The Courthouse (Palais de justice) is rich and comfortable. I meet very few people here; in one chamber of the civil court, two lawyers are arguing a case before three judges, and all are in full robes! One of the lawyers pleads, with all the volubility of a Frenchman, a case concerning roads and public areas. None of the parties are present, and there are no curious spectators in the room. The hearings last from 7am to 11am.

To practise as a lawyer in Saigon, it is necessary to have a government permit. This is a monopoly; they are only 10 or 12 lawyers at the most and their positions are enviable. I am told that one of them earns 150,000 francs per annum.

If Saigon is in the doldrums, the lawyers are certainly not doing badly. The Saigon Courthouse has jurisdiction over appeals of the Consulate of France in Bangkok, and I understand that the Siamese government is afraid to become involved in any trials involving French subjects, because it would be too expensive!

The Palace of the Government General

The Palace of the Government General is very grand. It is surrounded by a beautiful garden, where we see, growing and blooming with exuberance, all kinds of tropical plants and trees.

Apparently the reception rooms and apartments are very luxurious. It also appears that the looting of the buffet on the occasion of the 4 July Ball is truly a sight to behold!

Not far away is the Palace of the Lieutenant Governor of Cochinchina, also built with classical lines, but facing the street.

Suddenly, we see a surprising spectacle before our eyes, right in the middle of one of the city squares – a statue of a man in a fur coat, bareheaded, with a tanned complexion, haranguing the people. Fully occupied with his address, he recklessly exposes himself to the heat of the tropical sun, without appearing in the least bit troubled. Who is this crazy man?

The Gambetta statue

We approach curiously: it’s Gambetta! What bizarre circumstances led the old tribune to Indochina? No one could tell us … maybe he was lost en route to Paris or some other French city and they accidentally shipped him here, forgetting to remove his coat first!

Thus dressed, he seems to have been subjected to the torture once invented by Petrus to shorten the duration of parliamentary debates in Belgium … five minutes more and he will fall exhausted, begging for mercy!

At other places in the city we see further monuments dedicated to the memory of Admiral Rigault de Genouilly, who conquered Saigon in 1858; to Doudard de Lagrée and Francis Garnier, who explored the little known banks of the Mekong and sought its origins in the period 1866-1869; and finally to the Bishop of Adran, who acted as advisor to the Emperor Gia Long at the beginning of this century.

We do the “Tour de l’Inspection” again. Half way through our promenade, we find in the middle of the forest a pleasant café, around which much of Saigon’s elegant high society is clustered. Carriages line both sides of the road. We join them, thinking of the Laiterie in the Bois de la Cambre.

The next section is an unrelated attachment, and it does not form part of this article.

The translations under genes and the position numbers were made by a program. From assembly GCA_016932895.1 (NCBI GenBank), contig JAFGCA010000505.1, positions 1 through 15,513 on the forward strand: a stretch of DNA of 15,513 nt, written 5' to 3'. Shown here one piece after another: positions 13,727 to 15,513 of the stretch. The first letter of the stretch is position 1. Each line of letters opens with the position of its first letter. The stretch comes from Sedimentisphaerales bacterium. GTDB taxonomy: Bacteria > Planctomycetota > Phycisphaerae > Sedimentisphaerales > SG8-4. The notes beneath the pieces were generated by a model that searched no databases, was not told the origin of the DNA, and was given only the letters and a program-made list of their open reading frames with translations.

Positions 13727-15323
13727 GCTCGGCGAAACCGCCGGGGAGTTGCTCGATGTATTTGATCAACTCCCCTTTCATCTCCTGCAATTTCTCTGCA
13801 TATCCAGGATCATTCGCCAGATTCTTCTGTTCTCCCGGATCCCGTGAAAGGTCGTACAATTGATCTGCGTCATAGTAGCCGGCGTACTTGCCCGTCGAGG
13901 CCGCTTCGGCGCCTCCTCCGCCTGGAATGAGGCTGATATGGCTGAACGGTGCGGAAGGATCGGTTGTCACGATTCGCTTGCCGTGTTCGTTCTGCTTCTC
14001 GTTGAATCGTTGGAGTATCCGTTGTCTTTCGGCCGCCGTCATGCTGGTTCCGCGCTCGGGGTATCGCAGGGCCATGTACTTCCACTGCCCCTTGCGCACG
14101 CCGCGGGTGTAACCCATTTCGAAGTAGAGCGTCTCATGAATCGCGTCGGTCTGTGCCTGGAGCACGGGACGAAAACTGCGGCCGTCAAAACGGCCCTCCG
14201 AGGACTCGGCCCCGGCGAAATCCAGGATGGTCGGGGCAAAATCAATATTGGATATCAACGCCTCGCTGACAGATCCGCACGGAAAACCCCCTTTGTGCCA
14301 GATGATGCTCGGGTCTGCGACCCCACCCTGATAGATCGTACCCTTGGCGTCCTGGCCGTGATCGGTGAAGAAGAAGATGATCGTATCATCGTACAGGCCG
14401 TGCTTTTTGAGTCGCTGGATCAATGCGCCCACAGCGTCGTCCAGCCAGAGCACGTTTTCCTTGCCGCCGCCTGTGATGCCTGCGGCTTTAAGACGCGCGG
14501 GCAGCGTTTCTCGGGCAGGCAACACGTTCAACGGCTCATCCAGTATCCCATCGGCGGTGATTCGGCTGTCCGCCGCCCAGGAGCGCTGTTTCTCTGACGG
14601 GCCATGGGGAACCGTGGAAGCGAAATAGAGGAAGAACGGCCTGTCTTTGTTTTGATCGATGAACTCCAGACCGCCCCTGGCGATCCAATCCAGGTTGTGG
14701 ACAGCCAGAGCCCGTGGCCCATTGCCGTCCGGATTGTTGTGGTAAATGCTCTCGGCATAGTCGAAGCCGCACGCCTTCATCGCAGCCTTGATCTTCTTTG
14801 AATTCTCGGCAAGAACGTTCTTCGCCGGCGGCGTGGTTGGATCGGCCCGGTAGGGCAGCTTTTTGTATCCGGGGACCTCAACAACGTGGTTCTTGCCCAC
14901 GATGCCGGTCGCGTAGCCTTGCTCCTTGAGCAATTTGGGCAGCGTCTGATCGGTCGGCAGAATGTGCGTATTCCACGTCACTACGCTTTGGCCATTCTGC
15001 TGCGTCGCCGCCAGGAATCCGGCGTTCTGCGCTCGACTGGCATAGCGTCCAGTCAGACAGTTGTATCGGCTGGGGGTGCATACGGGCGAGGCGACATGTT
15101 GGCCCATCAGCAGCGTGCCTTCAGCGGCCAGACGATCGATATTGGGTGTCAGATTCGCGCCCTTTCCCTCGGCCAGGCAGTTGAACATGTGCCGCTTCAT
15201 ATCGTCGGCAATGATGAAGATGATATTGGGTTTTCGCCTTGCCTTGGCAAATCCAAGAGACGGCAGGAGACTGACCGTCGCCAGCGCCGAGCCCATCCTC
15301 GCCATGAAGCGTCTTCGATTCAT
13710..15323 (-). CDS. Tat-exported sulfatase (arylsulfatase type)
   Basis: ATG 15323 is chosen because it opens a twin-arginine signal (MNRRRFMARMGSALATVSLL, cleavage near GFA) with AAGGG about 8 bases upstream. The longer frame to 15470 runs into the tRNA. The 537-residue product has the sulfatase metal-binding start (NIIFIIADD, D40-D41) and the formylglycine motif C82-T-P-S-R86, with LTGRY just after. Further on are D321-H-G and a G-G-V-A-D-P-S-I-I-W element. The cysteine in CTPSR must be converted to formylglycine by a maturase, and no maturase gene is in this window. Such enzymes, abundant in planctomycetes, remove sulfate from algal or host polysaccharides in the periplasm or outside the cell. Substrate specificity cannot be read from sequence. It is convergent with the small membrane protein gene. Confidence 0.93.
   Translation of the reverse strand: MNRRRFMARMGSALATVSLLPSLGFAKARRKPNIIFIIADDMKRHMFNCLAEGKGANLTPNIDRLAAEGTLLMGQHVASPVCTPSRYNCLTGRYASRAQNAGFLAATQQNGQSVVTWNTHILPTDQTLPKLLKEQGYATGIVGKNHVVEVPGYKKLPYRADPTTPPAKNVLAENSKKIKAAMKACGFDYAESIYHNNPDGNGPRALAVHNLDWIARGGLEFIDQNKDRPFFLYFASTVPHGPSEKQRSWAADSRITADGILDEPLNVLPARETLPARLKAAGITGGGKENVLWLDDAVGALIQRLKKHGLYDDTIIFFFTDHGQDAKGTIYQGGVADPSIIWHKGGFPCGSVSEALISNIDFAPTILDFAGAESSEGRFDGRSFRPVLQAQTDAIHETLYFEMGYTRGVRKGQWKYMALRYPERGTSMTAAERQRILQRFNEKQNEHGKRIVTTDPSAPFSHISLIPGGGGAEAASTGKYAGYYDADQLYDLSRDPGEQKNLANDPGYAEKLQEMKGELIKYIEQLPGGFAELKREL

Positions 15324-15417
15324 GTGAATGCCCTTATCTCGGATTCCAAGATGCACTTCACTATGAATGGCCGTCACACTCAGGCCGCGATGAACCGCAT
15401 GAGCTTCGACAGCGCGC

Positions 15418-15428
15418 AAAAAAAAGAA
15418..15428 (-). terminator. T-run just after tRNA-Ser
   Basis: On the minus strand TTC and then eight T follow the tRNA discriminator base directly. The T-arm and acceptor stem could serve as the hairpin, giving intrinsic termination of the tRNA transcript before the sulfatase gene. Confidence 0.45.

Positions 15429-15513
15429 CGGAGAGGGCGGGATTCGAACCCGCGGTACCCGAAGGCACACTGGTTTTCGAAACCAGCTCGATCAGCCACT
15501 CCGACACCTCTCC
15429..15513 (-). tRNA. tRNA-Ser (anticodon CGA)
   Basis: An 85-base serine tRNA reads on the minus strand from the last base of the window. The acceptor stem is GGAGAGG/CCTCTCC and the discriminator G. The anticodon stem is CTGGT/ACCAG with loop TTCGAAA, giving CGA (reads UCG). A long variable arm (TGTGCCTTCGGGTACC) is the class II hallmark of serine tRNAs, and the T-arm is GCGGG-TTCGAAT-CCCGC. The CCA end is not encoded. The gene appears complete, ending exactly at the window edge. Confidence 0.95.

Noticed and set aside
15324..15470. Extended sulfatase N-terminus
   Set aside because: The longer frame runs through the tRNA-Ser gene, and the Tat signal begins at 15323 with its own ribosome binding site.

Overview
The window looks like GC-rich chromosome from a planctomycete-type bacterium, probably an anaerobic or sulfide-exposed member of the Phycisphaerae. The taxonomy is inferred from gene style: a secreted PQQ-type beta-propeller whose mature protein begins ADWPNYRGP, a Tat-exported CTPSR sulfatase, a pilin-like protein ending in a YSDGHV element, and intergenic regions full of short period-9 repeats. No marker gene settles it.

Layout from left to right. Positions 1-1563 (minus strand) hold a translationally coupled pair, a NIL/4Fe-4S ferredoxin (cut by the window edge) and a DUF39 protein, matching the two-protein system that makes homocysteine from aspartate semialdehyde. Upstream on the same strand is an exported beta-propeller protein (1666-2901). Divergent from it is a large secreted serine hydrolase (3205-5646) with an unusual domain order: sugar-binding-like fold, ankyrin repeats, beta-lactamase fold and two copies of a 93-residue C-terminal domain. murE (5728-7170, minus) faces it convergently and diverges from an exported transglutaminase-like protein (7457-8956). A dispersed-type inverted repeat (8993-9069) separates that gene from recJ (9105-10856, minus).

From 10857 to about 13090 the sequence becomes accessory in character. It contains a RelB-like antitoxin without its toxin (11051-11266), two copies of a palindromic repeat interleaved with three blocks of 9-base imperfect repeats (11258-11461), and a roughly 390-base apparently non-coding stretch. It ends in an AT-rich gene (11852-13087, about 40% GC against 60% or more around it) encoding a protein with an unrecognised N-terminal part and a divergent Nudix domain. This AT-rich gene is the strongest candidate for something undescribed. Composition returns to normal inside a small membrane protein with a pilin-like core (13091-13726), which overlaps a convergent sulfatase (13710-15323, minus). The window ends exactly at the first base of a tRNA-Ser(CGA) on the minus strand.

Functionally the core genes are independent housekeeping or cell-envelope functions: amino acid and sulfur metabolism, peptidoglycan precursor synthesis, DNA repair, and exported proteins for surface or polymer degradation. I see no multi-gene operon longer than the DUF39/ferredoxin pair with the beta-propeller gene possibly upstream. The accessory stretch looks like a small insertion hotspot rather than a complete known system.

Back at the hotel, we learn with great pleasure that Monsieur and Madame Mottet have decided to accompany us to Angkor Wat, which is the main purpose of our little trip. The departure will be early tomorrow morning; meanwhile we go to the Theatre to see Carmen.

Saigon Municipal Theatre

The auditorium, full of men in dazzling white suits, presents an unexpected appearance. The ladies enhance and contrast that tonality with their low-necked dark, often black dresses.

Alone, absolutely alone, one man in a tuxedo may be seen: as he leaves, we see on the head of this social upstart a most extraordinary hairstyle, a true masterpiece. I thought this kind of perfection possible only in demonstrations by professional hairdressers.

During the intervals, as we walk to the foyer, we rediscover the joys of greeting in the French, or rather Latin, manner. Suddenly an English woman enters, swinging her arms, her chest trapped under a tight corset, her neckline timidly high, her hair bunched under an invisible hairnet. She greets while walking, sometimes almost running. How much prettier and elegant she would look in a simple tennis blouse!

In contrast, when the French woman is out on parade, she makes the most of her daring décolletage by arching her body and walking without fear. Back home she is relaxed, but when she goes out, the difference in her appearance is striking.

We are pleasantly surprised by the production of Carmen, which is performed very satisfactorily. All in all we are delighted with our evening and very jealous of the Saïgonnais, who can afford this pleasure three times a week!

During the first act there is a downpour so heavy that that we can hardly hear the choruses. Fortunately, these rains are usually as short as they are noisy; but it seems to me that a theatre season would be difficult to reconcile with a rainy season.

Tim Doling is the author of the walking tour guidebook Exploring Hồ Chí Minh City (Nhà Xuất Bản Thế Giới, Hà Nội, 2014) and also conducts Saigon and Chợ Lớn Heritage Tours.

A full index of all Tim’s blog articles since November 2013 is now available here.

Join the Facebook group pages Saigon-Chợ Lớn Then & Now to see historic photographs juxtaposed with new ones taken in the same locations, and Đài Quan sát Di sản Sài Gòn – Saigon Heritage Observatory for up-to-date information on conservation issues in Saigon and Chợ Lớn.

Saigon’s Old French Planter Villas

The old Bec villa at 33 Lê Quý Đôn, pictured in December 2011

This article was published previously in Saigoneer

Despite the ongoing destruction of colonial buildings in Saigon, there’s still a small quarter of District 3 where it’s possible to identify villas which were once occupied by rich French rubber planters.